Comparison of the efficacy of spironolactone versus flutamide in the treatment of hirsutism.Fertil Steril. 1994 Apr; 61(4):613-6.FS
To compare the efficacy of two antiandrogens, spironolactone and flutamide, in the treatment of hirsutism.
Twenty women with idiopathic hirsutism were randomized to receive either flutamide or spironolactone.
Twenty hirsute women were recruited from patients presenting to the hirsutism clinic in Marmara University, Istanbul. Each patient underwent a complete medical and gynecological examination as well as endocrine profile, hematologic, hepatic, and renal function analyses. Hirsutism scores were determined according to the Ferriman-Gallwey scoring system. These tests were then repeated at 3, 6, and 9 months of therapy. Ten patients received 250 mg of flutamide two times per day, and 10 patients received 100 mg of spironolactone for 9 months.
Ferriman-Gallwey scores were decreased significantly in both groups at the end of 9 months. The percent of change in hirsutism scores in flutamide and spironolactone group were as follows: 26.4% and 20.9% at 3 months; 39.5% and 32.9% at 6 months; and 46.4% and 39.6% at 9 months, respectively. There was a trend toward a better response with flutamide that did not achieve significance. None of the hormonal parameters changed significantly during this period of time. Irregular bleeding was observed in five patients (50%) of the spironolactone group, whereas none of the patients in the flutamide group experienced menstrual irregularity. Conversely, dry skin and increased appetite were experienced by two patients (20%) in the flutamide group but not in the spironolactone group.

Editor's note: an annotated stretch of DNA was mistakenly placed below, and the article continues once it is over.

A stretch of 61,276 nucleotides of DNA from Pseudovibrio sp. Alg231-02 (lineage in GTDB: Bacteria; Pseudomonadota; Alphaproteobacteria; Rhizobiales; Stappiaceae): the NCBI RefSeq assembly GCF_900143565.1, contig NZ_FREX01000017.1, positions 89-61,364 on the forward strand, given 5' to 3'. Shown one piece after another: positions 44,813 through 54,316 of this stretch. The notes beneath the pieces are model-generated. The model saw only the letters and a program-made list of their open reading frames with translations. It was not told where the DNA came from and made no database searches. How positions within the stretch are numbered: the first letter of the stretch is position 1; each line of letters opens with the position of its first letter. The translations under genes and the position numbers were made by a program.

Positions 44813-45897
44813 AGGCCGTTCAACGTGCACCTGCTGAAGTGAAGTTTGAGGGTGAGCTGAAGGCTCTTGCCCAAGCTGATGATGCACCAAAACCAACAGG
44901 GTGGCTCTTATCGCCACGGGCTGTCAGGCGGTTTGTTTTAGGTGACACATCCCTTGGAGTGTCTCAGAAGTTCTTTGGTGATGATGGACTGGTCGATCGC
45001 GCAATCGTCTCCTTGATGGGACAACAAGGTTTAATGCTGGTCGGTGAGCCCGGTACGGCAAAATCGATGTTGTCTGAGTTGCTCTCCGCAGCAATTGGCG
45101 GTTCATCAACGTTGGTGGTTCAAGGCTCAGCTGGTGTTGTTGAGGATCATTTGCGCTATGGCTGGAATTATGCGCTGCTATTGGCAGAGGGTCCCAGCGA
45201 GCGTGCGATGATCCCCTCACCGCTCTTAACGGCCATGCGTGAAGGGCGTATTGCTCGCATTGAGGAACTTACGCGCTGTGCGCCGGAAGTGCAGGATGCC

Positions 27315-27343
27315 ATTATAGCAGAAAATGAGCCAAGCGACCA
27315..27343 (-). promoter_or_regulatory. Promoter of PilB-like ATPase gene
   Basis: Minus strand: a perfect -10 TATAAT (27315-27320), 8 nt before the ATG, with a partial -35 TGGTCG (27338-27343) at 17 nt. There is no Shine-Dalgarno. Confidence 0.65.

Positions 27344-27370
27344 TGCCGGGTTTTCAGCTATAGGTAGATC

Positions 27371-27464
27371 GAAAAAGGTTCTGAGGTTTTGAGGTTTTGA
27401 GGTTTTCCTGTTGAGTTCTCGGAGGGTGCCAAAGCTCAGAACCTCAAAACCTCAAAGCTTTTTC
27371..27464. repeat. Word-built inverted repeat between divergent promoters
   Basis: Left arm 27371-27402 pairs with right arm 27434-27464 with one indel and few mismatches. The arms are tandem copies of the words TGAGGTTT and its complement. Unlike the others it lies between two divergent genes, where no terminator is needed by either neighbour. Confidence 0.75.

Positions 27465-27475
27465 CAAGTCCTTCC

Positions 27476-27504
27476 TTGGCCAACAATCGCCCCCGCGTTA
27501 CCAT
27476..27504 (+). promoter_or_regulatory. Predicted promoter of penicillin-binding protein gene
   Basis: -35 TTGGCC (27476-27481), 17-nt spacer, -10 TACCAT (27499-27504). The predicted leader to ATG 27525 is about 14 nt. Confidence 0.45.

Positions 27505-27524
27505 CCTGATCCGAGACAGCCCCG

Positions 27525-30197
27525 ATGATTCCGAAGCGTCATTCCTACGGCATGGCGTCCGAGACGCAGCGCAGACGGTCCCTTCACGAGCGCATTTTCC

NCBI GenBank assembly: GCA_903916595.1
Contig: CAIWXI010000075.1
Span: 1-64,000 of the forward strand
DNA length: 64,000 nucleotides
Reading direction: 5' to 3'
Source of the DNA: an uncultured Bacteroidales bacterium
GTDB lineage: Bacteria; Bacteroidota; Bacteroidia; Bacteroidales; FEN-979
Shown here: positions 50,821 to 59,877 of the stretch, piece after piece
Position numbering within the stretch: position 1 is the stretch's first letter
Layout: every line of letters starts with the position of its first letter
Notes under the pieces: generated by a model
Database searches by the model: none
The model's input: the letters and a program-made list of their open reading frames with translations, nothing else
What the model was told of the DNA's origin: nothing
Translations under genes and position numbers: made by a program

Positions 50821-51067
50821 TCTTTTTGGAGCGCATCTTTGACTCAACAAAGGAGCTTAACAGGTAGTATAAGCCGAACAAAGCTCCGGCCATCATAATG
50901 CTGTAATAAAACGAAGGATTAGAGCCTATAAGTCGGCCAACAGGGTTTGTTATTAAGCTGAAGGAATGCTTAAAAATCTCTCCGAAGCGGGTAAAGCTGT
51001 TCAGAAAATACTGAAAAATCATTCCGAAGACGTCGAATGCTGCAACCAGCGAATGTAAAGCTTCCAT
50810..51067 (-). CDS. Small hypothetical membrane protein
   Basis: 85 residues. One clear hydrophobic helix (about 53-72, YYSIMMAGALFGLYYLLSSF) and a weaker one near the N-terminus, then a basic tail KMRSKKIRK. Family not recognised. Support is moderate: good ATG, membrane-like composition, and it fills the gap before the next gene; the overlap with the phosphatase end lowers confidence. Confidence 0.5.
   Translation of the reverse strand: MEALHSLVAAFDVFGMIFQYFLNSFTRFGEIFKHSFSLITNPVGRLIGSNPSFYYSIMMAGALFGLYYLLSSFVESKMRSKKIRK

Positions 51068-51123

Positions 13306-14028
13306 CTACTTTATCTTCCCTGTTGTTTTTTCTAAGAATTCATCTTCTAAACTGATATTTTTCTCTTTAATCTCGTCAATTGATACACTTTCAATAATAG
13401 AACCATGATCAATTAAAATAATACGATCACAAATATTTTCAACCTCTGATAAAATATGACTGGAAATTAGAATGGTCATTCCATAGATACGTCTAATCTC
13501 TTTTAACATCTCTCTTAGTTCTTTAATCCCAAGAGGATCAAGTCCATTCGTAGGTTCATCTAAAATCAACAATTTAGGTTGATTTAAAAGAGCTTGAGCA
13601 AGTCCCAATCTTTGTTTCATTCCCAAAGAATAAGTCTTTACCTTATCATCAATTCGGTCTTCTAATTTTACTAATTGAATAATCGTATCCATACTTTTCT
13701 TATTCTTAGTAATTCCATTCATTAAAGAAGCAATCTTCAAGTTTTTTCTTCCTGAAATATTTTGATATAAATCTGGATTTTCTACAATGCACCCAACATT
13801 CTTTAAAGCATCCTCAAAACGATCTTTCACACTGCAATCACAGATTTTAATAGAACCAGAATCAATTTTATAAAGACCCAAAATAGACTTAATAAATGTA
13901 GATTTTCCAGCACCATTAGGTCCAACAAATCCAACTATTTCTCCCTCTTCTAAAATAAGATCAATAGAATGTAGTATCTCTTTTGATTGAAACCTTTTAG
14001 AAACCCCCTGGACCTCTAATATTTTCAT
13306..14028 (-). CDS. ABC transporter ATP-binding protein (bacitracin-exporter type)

These data suggest that both spironolactone and flutamide were similarly effective in treatment of hirsutism, and the pure antiandrogen flutamide is a safe and effective alternative in treatment.